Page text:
Onsemi has been investing heavily in its state-of-the-art 200 mm wafer facility in Bucheon, South Korea, expanding it towards full production capacity of over one million 200 mm wafers each year.

This marks the first major fab to specialize in silicon carbide production, part of an ongoing trend among semiconductor producers to move away from conventional silicon production due to cost and capacity restrictions.

Silicon carbide’s significantly lower cost has attracted manufacturers of all stripes to it, leading them to take on production. According to Yole Research’s report, 8-inch substrate prices should continue to drop as production ramps up – particularly true for 8-inch substrates where seven manufacturers have reached mass production or will do within one to two years, including two epitaxial plants with combined capacities of 21,000mm2. Yole also notes that demand for silicon carbide power devices will expand over time.


E-Mobility refers to an umbrella term covering a range of transportation solutions, from cars and buses to trucks and off-road vehicles, along with their supporting infrastructure as well as charging services and solutions.

E-mobility offers multiple environmental and economic benefits. By electrifying transport, global CO2 emissions are decreased and oil use decreased – both steps towards curbing climate change. Furthermore, it promotes economic development as most industries depend on an efficient means of moving goods, customers and employees around.

E-vehicles offer another advantage by helping reduce air pollution. As zero emission vehicles, e-vehicles emit far fewer greenhouse gases and pollutants than traditional combustion engines in urban environments where pollution levels tend to be the highest.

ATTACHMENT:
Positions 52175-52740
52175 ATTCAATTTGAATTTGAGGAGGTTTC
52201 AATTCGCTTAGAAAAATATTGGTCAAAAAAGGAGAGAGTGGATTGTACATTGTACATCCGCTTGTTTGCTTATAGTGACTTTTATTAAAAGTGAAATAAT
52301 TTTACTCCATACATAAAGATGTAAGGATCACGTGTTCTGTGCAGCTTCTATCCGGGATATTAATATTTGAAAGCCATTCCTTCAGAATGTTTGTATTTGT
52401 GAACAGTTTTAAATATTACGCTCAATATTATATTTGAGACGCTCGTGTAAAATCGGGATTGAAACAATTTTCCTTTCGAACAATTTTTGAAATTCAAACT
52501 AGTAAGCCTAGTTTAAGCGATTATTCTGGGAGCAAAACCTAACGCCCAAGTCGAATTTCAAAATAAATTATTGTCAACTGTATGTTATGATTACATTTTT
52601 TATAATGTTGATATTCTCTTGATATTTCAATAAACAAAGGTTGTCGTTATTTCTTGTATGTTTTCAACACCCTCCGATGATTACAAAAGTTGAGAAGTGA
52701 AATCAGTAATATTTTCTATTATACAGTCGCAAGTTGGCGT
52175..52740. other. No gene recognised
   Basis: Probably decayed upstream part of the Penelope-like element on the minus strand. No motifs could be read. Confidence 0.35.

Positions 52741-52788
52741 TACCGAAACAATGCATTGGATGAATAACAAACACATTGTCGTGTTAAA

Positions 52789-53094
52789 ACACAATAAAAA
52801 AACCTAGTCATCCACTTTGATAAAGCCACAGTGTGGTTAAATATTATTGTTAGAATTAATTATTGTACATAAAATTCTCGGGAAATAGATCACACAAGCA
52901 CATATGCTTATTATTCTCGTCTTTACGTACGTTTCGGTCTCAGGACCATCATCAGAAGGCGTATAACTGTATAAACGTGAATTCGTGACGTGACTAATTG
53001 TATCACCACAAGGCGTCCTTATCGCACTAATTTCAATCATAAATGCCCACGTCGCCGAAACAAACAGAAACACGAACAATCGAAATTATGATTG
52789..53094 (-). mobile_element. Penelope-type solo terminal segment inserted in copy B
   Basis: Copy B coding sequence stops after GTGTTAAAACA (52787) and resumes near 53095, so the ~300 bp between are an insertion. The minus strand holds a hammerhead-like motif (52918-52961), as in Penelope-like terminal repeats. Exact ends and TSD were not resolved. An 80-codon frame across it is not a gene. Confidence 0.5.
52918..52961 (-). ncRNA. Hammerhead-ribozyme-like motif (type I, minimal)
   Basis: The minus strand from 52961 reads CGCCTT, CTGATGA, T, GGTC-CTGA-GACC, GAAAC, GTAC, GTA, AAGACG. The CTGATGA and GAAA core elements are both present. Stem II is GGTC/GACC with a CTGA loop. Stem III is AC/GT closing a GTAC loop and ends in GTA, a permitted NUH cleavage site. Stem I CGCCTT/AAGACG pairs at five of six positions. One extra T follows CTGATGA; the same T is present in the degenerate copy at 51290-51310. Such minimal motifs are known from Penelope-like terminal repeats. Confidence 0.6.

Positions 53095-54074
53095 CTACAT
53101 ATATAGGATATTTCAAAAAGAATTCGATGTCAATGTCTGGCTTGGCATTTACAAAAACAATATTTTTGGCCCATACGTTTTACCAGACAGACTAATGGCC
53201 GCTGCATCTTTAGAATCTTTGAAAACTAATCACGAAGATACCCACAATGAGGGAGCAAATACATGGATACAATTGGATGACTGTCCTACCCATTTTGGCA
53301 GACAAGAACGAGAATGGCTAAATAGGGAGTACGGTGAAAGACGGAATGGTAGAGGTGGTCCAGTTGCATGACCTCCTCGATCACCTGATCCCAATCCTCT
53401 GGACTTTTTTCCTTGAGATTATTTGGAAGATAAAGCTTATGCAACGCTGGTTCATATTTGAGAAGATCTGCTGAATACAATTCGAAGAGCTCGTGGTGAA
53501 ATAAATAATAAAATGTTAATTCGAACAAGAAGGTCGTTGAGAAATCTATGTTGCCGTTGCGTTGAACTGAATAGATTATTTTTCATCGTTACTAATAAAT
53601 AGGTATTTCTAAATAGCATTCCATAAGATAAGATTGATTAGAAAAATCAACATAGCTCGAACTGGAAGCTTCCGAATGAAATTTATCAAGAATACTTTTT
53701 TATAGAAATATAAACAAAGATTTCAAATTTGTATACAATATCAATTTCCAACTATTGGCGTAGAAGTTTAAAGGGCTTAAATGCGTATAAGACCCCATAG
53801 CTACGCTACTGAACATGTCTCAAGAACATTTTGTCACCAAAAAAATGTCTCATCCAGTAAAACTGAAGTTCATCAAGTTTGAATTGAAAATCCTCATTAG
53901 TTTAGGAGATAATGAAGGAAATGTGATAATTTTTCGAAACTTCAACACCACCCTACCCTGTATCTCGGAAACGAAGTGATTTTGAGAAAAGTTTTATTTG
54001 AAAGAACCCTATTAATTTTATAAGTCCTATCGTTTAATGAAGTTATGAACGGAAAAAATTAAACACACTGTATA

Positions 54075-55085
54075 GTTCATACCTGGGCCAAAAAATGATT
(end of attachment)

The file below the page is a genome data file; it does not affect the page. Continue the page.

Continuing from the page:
Because of these advantages, demand for e-mobility has skyrocketed, and is only expected to increase further over time. Unfortunately, however, industry representatives face several hurdles that must be overcome to effectively transition towards this form of transport.

One major challenge associated with electric vehicles (EVs) is expanding battery storage capacity. At present, electric car batteries are limited by size of vehicle, amount of power stored and cost. Therefore, innovation must take place to achieve optimum balance among energy density, cost and performance.

At its heart lies a challenge for e-mobility – making sure it is carbon neutral. This requires electricity used to power vehicles from renewable sources rather than coal or fossil fuels; and also being made out of recycled materials so as to truly create green cars.

Manufacturers that wish to succeed will need to employ an integrated and comprehensive strategy when developing products, which addresses these issues simultaneously with product creation. They will need to reimagine their strategies, operating models and supply chains; collaborate among themselves and collaborate on creating new technologies and services that advance e-mobility forward; as well as collaborate between each other in developing such technologies and services that may drive forward e-mobility.

Despite these obstacles, the future of e-mobility remains bright and promising. An increase in electric vehicle use will create a healthier environment, more liveable cities, and a more sustainable economy.